The Free lance. (State College, Pa.) 1887-1904, April 01, 1887, Image 6

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    to associate with those of like aims and aspira
tions, and above all to breathe a professional at
mosphere and live a life full of the spirit and
zeal that alone can give a promise of professional
The reason which ex-superintend
ent Wickersham places above all, viz:
“to breathe a professional atmosphere,
etc,” is one of the strongest arguments
that can be presented against the pres
ent plan. It is a notorious fact and one
admitted by men who have experienced
the evil, that Normal life really injures
a man seriously because he is led to be
lieve that there are no attainments be
yond and that his course of study has
embraced everything worth knowing.
Young people preparing for teachers
are all the better associating with per
sons securing training for other profes
sions. It enables them to measure their
capacity for development with those
who'like them are to do the work of the
world, and their preparation would tend
to be all the more securely and intelli
gently made under such circumstances.
Other writers follow Dr. Wickersham
with their opinions. Mr. McAllister,
Superintendent Phil’a city schools, and
Profs. James and Thompson, of the
Pennsylvania University, are among the
most prominent of these. While they
do not all agree in detail with the “new
plan” prepared by President Magill,
they do agree in pronouncing the Nor
mal school education inadequate and
the need of some more extensive train
ing for teachers. One of the strongest
and most convincing articles recently
written on this subject is by Prof. Groff,
of Bucknell University, Lewisburg.
Dr. Groff is himself a graduate of one of
the best Normal schools in the state,
and he speaks from personal experience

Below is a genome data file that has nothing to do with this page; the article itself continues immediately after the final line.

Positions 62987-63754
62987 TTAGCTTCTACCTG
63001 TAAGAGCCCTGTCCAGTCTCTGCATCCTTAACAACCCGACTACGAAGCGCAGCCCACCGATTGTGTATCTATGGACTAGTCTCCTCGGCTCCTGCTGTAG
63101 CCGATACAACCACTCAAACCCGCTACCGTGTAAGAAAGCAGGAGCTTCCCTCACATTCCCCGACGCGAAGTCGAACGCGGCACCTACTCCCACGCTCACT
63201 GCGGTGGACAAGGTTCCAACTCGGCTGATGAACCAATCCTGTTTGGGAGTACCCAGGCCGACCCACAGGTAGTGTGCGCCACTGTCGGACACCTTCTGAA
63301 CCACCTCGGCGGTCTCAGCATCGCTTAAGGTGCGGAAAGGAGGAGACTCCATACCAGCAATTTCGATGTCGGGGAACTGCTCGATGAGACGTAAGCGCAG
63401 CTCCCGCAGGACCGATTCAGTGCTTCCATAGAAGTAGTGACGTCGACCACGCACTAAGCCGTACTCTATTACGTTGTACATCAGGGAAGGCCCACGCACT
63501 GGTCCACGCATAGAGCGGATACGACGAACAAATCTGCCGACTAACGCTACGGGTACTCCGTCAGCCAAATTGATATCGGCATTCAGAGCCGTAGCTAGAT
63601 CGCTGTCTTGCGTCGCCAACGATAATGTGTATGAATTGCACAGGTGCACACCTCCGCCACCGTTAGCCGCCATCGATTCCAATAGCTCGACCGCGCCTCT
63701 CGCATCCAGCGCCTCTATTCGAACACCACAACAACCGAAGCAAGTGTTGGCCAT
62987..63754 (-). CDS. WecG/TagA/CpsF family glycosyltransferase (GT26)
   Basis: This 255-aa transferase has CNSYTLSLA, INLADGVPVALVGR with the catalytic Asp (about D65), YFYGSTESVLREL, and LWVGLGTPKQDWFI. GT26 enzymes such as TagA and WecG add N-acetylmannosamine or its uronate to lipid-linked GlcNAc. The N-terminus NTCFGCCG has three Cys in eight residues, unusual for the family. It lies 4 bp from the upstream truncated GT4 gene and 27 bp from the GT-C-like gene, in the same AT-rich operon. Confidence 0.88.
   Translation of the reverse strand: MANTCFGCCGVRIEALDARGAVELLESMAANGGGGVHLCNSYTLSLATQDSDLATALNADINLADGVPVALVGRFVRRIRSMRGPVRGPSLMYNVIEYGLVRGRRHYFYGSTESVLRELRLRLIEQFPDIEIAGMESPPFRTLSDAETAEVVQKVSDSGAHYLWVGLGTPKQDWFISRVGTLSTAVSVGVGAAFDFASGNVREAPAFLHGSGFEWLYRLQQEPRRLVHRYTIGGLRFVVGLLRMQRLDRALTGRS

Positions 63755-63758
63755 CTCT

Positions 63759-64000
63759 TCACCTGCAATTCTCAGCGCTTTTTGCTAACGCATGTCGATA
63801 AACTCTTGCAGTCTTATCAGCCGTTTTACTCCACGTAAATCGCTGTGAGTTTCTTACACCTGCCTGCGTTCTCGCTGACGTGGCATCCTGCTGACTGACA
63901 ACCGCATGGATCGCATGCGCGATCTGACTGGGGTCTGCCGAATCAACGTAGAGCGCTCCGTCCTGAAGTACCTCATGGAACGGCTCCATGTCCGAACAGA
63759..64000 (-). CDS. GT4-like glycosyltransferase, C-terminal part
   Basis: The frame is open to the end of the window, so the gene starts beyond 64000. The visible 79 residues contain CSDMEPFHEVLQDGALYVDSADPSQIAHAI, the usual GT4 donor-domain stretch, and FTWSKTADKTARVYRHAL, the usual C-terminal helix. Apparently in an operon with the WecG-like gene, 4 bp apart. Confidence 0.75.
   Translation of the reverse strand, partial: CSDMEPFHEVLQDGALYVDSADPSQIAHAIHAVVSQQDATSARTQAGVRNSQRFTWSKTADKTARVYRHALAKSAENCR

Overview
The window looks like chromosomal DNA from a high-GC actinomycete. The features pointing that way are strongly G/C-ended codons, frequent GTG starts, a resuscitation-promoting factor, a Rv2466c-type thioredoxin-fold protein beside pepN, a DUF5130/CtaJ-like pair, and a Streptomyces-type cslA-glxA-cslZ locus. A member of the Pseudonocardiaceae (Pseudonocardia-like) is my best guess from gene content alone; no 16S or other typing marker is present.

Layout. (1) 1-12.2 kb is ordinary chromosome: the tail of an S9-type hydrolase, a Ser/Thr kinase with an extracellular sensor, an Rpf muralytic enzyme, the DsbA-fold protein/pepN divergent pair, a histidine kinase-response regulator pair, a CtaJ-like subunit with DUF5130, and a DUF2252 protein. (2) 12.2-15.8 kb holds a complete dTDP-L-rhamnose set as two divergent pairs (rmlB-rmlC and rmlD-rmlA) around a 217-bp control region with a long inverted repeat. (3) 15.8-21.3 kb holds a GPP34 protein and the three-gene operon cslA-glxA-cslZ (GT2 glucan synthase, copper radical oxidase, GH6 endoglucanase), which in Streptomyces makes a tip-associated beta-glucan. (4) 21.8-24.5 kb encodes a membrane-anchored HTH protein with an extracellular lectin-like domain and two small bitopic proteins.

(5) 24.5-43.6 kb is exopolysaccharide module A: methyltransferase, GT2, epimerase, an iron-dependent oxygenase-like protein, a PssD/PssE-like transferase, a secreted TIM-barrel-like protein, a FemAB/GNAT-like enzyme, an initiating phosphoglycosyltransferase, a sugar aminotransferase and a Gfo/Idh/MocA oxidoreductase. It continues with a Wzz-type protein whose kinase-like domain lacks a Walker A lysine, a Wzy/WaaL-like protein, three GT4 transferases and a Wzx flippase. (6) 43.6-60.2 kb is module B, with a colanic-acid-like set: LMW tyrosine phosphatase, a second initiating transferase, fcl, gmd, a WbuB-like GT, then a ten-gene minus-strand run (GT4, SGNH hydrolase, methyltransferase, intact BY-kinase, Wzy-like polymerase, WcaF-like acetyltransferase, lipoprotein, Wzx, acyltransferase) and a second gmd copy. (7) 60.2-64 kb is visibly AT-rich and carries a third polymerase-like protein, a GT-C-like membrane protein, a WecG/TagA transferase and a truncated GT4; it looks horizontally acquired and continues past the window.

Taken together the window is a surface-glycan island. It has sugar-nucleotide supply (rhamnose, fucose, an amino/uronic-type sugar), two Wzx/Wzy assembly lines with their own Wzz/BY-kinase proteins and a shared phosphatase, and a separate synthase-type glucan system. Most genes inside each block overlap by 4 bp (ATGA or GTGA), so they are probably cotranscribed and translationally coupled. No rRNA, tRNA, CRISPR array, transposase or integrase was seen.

and observation. He also points out
some features of the law governing these
institutions which have done much to
ward rendering them inefficient, and
closes his suggestive article by affirming
that he agrees with Dr. Magill’s propo
sitions if he amends the third and fourth
as follows :
3. Every college in the state should have a
professor of Pedagogy.
4. Every school in the state should receive
,state aid in direct proportion to the number of
students it teaches."
So much has recently been written
that it is almost impossible to say any
thing new or suggestive. It is certainly
gratifying to see the drift of thought on
this subject among our leading educa
tors. They evidently express the senti
ment of all believers in a sound and
broad education when they demand for
all teachers, even of the most elementa
ry grades, a thorough, extensive course
of study. The common schools of our
state are not doing the work they
should or could do. They never will
until the teachers are better prepared—
I mean until they secure, themselves, a
broader and sounder education. With
all the effort to require teachers to un
derstand something of psychology,
theory of teaching and school manage-